With my book How To Confuse A.I. coming in May, I feel a need to set the table regarding who and what exactly I am parodying, or satrizing, and anticipate any need to protect myself from wealthy men with lawyers.
The book has a short introduction, where I spell out a long list of comedy and science fiction works (books and movies) that I reference in the story (dystopian future as a comedy anyone?).
I might not have included every reference, though, Maybe with this post, I am rewriting my introduction a little bit.
For example, I did not spell out exactly which country I have borrowed a few of the more disturbing high tech surveillance practices from. It's a big country. One of the biggest. Lots and lots of people, all of them living under constant government surveillance. The country's name rhymes with Bina.
I'm actually not too worried about that country getting mad at me. I would love nothing more than to have my book banned in some huge country, simply because I made fun of them a little bit. That would be awesome!
I'm more concerned about a few rich Americans, who...sort of...well, let's say, I satirize them a little bit too.
But first, no, let's bring up the First Amendment, and talk about a lot of other satire that has been protected by courts over the years. Why? Because - I'm just being honest - I actually am a little scared of rich guys with lawyers, and I want to preemtively stop them from suing me.
We don't have to look any further than Saturday Night Live, especially the entire four years of Alec Baldwin satirizing our previous bumbling, egomaniacal, President. If Trump COULD have stopped SNL and Baldwin from making fun of him, he definitely would have. The fact that Trump was powerless to stop them is a testament to the power of the First Amendment, as tested in many many courts over the years.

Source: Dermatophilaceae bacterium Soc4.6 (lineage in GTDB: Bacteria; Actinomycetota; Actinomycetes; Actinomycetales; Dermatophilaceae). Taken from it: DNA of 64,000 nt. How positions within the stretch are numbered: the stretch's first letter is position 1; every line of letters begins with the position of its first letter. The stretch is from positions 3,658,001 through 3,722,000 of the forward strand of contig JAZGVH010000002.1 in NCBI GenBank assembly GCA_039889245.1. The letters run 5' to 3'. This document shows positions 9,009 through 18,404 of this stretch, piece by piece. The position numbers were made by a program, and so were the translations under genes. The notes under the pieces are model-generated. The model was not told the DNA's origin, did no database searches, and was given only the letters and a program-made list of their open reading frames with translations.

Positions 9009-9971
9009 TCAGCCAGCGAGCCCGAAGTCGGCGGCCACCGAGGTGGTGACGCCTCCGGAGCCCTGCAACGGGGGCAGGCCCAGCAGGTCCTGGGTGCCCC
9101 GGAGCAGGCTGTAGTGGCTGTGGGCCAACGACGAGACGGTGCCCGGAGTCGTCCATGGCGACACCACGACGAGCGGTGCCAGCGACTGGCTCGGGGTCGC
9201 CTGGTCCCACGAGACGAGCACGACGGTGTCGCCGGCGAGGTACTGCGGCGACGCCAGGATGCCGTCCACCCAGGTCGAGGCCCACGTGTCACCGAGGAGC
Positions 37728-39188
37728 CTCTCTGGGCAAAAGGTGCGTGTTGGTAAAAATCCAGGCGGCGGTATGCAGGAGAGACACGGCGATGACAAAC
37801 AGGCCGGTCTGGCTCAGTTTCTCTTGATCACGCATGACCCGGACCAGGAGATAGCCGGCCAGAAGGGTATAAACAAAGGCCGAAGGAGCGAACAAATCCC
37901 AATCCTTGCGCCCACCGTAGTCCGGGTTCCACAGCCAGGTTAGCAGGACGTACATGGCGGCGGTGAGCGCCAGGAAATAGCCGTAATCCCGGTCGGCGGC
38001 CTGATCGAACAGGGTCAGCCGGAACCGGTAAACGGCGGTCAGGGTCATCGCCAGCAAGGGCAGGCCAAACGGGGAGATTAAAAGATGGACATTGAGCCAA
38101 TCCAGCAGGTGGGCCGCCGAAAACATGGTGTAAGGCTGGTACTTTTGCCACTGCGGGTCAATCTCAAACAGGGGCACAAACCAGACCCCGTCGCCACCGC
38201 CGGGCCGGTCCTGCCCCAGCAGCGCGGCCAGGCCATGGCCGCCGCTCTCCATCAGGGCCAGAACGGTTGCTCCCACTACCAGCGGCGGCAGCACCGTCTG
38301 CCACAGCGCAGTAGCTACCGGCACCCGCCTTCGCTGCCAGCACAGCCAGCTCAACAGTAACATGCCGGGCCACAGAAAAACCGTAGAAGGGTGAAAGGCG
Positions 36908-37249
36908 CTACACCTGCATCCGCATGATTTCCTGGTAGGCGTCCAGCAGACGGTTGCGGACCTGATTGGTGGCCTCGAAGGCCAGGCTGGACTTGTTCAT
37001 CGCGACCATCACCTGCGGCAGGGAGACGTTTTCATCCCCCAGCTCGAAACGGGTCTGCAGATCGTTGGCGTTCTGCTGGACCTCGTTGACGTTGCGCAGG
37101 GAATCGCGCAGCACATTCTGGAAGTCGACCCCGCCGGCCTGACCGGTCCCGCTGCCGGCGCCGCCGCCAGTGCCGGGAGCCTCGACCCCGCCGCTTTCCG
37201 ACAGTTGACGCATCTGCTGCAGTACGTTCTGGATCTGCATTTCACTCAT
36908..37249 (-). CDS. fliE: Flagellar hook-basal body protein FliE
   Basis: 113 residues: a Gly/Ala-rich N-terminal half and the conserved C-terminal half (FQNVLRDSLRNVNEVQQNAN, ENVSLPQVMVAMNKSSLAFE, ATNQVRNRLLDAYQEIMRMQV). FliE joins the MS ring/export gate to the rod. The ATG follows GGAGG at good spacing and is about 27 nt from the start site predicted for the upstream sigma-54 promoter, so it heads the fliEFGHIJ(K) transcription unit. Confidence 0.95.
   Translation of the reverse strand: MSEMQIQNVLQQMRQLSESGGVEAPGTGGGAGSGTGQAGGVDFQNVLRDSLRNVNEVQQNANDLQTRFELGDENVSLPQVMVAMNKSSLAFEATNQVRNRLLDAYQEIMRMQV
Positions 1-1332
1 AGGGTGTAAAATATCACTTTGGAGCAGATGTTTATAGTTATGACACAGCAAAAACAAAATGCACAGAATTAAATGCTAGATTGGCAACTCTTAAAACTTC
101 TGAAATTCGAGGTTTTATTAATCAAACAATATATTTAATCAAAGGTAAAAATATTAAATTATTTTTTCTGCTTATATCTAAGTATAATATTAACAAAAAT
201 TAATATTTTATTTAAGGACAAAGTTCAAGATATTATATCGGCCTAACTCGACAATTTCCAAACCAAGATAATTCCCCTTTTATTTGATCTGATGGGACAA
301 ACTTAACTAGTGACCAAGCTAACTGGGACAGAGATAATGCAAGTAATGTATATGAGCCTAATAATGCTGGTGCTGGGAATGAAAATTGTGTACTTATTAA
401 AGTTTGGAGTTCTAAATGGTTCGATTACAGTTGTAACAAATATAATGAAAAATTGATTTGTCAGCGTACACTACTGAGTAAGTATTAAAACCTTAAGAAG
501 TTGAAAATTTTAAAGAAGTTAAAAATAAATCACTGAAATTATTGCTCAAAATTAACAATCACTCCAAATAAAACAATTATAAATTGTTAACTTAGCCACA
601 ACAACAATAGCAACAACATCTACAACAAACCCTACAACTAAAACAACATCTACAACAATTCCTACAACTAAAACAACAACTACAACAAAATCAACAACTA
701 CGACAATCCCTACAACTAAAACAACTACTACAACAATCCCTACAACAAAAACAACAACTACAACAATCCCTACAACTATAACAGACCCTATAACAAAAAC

I looked this up. I'm at scholarship.law.unc.edu reading about this topic. I'm quoting: "Satire may be more readily deserving of Frist Amendment protection because it can be viewed as a form of commentary." The write-up goes on to list and discuss several cases where plaintiffs tried to sue someone for making fun of them. Courts have overwhelmingly sided with the defendants (the comedians).
So... who is this guy, Tyrell Elon Zuzerzos? He's nobody, of course. He's a fictional character. In my homage to previous works I have of course borrowed the name Tyrell from Blade Runner. Eldon Tyrell runs the Tyrell Corporation. He is the maker of the 'Replicants,' the simulated humans. I just took his last name and made it my character's first name. 'Elon'? I don't know. Just a good-sounding collection of letters. Zuzerzos? Hm, starts with 'Z," ends with 'Zos.' Who knows? What do you think? I think it's all made up and isn't based on anyone. (If you saw my facial expression right now, you would see how SINCERE I am.)
Maybe you can help me. If you can think of any high powered tech CEO's out there, who run multi-billion dollar corporations, who believe that they are doing something AMAZING for humanity, who maybe, just maybe have too much of a Messianic view of themselves, let me know. I would LOVE to know if there is anyone like this in the world. If you can point me in their direction, maybe I still have time to include them in my..in my, uh...First-Amendment-protected satire.
March 14, 2022